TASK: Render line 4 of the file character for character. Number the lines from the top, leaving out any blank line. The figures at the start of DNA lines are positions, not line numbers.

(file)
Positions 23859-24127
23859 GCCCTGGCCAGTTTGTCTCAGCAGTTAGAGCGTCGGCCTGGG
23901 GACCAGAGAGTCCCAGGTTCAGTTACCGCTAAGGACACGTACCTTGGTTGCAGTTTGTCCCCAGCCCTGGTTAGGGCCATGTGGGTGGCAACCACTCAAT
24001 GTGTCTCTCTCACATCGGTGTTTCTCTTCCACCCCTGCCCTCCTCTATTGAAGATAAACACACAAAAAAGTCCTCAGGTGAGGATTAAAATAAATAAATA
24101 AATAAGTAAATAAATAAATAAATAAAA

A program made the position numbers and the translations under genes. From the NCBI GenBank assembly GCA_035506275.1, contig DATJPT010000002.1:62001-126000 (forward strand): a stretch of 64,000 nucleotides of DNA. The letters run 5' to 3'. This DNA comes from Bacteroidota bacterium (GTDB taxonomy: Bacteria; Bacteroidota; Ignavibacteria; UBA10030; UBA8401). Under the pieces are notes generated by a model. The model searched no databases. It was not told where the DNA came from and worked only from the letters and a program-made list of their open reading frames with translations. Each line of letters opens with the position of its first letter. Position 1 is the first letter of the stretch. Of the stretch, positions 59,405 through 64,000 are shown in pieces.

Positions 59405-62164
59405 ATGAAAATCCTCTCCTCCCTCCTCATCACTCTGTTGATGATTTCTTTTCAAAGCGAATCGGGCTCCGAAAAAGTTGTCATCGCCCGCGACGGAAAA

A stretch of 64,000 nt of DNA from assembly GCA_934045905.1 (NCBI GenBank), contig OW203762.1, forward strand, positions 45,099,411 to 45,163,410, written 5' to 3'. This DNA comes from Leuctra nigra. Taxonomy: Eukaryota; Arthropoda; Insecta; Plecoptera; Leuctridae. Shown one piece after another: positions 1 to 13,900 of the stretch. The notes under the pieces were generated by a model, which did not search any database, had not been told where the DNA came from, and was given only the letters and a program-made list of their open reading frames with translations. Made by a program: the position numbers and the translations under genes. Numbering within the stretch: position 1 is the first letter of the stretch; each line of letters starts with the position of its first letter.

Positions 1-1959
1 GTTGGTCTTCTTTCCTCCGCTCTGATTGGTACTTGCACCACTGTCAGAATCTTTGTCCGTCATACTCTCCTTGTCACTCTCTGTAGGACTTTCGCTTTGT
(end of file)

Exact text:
24001 GTGTCTCTCTCACATCGGTGTTTCTCTTCCACCCCTGCCCTCCTCTATTGAAGATAAACACACAAAAAAGTCCTCAGGTGAGGATTAAAATAAATAAATA